Computes the cross power spectrum of two signals.
A value that affects the output coefficients when window type is Kaiser, Gaussian, or Dolph-Chebyshev.
If window type is any other type of window, this node ignores this input.
This input represents the following information for each type of window:
This input is available only if you wire one of the following data types to signal x or signal y.
Default: NaN—Causes this node to set beta to 0 for a Kaiser window, the standard deviation to 0.2 for a Gaussian window, and s to 60 for a Dolph-Chebyshev window
Time-domain window to apply to the signal.
Name | Value | Description |
---|---|---|
Rectangle | 0 | Applies a rectangle window. |
Hanning | 1 | Applies a Hanning window. |
Hamming | 2 | Applies a Hamming window. |
Blackman-Harris | 3 | Applies a Blackman-Harris window. |
Exact Blackman | 4 | Applies an Exact Blackman window. |
Blackman | 5 | Applies a Blackman window. |
Flat Top | 6 | Applies a Flat Top window. |
4 Term B-Harris | 7 | Applies a 4 Term B-Harris window. |
7 Term B-Harris | 8 | Applies a 7 Term B-Harris window. |
Low Sidelobe | 9 | Applies a Low Sidelobe window. |
Blackman Nutall | 11 | Applies a Blackman Nutall window. |
Triangle | 30 | Applies a Triangle window. |
Bartlett-Hanning | 31 | Applies a Bartlett-Hanning window. |
Bohman | 32 | Applies a Bohman window. |
Parzen | 33 | Applies a Parzen window. |
Welch | 34 | Applies a Welch window. |
Kaiser | 60 | Applies a Kaiser window. |
Dolph-Chebyshev | 61 | Applies a Dolph-Chebyshev window. |
Gaussian | 62 | Applies a Gaussian window. |
Force | 64 | Applies a Force window. |
Exponential | 65 | Applies an Exponential window. |
Default: Rectangle
Length of each set of data. The node performs computation for each set of data.
sample length must be greater than zero.
This input is available only if you wire a double-precision, floating-point number to signal x or signal y.
Default: 100
Error conditions that occur before this node runs.
The node responds to this input according to standard error behavior.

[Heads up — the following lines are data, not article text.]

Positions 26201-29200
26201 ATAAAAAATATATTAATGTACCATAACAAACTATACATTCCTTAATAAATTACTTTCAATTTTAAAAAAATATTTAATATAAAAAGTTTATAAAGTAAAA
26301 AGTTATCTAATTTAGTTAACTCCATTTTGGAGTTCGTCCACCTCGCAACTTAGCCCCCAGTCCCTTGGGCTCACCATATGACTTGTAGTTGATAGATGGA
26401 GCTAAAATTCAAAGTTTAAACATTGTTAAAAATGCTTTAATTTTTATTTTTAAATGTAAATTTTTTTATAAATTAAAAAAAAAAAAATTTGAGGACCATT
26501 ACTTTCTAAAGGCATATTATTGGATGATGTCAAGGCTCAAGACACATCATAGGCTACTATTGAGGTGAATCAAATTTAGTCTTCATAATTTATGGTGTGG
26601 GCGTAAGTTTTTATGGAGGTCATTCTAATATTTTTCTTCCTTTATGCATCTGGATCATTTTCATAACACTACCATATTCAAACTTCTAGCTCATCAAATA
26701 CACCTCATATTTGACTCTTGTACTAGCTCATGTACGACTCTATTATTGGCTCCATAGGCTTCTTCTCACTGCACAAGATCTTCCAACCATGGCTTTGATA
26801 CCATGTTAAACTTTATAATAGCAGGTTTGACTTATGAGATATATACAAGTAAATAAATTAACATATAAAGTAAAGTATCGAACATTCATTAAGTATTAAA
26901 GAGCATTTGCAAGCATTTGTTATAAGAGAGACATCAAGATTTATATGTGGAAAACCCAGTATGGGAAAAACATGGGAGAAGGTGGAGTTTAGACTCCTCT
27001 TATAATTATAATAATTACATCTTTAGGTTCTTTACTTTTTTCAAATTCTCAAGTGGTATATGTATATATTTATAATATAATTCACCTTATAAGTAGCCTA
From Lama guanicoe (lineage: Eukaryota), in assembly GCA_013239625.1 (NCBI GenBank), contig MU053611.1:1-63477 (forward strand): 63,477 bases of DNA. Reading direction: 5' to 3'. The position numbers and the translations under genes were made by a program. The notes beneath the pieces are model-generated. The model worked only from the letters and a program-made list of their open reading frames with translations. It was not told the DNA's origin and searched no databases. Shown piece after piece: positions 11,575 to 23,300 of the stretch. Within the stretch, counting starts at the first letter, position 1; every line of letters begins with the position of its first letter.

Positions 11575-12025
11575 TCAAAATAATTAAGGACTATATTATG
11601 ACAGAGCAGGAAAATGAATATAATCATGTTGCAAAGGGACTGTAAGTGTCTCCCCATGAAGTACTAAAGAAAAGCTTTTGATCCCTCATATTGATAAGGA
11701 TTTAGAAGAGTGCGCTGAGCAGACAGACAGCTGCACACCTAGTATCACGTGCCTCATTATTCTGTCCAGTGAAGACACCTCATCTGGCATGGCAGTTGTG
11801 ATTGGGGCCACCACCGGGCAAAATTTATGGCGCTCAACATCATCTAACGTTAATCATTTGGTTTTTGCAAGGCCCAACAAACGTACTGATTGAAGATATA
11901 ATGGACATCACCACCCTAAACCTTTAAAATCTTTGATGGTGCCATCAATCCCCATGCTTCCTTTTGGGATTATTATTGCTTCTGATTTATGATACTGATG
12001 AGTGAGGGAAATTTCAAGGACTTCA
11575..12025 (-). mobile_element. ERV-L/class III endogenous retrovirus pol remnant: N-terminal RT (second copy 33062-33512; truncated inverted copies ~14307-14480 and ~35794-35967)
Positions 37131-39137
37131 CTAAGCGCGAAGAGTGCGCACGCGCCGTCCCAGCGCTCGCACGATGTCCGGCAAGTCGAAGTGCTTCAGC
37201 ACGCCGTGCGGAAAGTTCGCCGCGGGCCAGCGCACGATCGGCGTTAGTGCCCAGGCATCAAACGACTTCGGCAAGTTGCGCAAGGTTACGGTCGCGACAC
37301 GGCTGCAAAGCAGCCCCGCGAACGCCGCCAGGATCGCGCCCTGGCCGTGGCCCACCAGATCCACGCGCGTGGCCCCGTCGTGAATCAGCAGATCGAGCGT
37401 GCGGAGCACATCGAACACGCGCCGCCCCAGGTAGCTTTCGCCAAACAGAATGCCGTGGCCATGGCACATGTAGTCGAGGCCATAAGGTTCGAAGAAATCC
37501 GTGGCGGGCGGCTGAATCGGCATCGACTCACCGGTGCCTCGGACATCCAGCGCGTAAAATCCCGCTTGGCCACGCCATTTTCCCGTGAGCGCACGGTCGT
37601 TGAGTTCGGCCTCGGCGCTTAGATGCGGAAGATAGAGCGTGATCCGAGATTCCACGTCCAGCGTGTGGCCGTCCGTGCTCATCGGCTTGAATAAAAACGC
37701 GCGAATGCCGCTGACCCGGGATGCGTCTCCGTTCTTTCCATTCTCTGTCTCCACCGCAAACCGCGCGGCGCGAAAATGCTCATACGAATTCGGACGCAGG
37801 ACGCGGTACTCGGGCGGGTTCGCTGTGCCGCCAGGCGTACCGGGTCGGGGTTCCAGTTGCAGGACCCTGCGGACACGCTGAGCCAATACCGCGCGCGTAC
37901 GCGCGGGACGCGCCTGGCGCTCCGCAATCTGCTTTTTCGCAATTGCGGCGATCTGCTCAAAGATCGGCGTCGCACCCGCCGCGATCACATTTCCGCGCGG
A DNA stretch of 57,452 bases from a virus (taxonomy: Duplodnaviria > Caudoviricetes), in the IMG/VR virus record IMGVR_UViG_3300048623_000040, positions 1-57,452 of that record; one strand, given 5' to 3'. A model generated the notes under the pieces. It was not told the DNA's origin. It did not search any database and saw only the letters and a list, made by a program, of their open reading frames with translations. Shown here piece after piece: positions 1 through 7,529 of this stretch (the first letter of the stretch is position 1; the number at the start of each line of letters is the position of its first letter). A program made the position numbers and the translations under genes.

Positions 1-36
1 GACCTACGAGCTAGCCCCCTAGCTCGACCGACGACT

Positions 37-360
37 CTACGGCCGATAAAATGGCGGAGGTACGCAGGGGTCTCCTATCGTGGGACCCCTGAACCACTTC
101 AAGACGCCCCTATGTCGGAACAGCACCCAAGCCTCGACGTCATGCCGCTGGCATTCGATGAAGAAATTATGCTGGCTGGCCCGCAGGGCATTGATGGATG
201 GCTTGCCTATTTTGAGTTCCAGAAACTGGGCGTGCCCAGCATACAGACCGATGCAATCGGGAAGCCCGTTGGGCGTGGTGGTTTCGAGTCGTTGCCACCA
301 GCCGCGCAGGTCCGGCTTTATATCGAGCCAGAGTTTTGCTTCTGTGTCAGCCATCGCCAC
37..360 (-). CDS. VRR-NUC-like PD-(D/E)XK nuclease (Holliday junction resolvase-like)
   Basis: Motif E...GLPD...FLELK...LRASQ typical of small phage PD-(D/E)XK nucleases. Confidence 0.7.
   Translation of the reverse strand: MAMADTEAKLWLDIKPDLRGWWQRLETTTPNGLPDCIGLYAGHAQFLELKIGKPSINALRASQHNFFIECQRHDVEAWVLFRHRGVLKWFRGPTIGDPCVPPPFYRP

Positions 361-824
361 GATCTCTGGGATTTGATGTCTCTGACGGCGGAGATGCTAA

Standard Error Behavior
Many nodes provide an error in input and an error out output so that the node can respond to and communicate errors that occur while code is running. The value of error in specifies whether an error occurred before the node runs. Most nodes respond to values of error in in a standard, predictable way.
Default: No error
Sample period of the time-domain signal in seconds.
Set this input to 1/fs, where fs is the sampling frequency of the time-domain signal.
This input is available only if you wire one of the following data types to signal x or signal y.
Default: 1
Cross power spectrum of the input signals.
Start frequency, in Hz, of the spectrum.
Frequency resolution, in Hz, of the spectrum.
Cross power spectrum of the signals.
Error information.
The node produces this output according to standard error behavior.
Standard Error Behavior
Many nodes provide an error in input and an error out output so that the node can respond to and communicate errors that occur while code is running. The value of error in specifies whether an error occurred before the node runs. Most nodes respond to values of error in in a standard, predictable way.
The cross power, ${S}_{xy}\left(f\right)$, of the signals x(t) and y(t) is defined as
where
This node uses the FFT or DFT routine to compute the cross power spectrum, which is given by
where S _{ x y } represents the complex sequence cross spectrum and n is the number of samples that can accommodate input sequences signal x and signal y.
The largest cross power that this node can compute by the FFT is 2^{23} (8,388,608 or 8M).
Some textbooks define the cross power spectrum as ${S\prime}_{xy}\left(f\right)=X\left(f\right)Y*\left(f\right)$. If you prefer this definition of cross power to the one specified in this node, take the complex conjugate of the output sequence cross spectrum, because this node operates on the real and imaginary portions separately.
When the number of samples in the inputs signal x and signal y are equal and are a valid power of 2, such that $n=m={2}^{k}$ for k = 1, 2, 3,..., 23, this node makes direct calls to the FFT routine to compute the complex cross power sequence. This technique is efficient in both execution time and memory management because this node performs the operations in place.
When the number of samples in the inputs signal x and signal y are not equal, this node first resizes the smaller sequence by padding it with zeros to match the size of the larger sequence. If this size is a valid power of 2, such that $\mathrm{max}(n,m)={2}^{k}$ for k = 1, 2, 3,..., 23, this node computes the cross power spectrum using the FFT. Otherwise, this node uses the slower DFT to compute the cross power spectrum. Thus, the size of the complex output sequence is defined by $\text{size}=\mathrm{max}(n,m)$.
Where This Node Can Run:
Desktop OS: Windows
FPGA: Not supported
Web Server: Not supported in VIs that run in a web application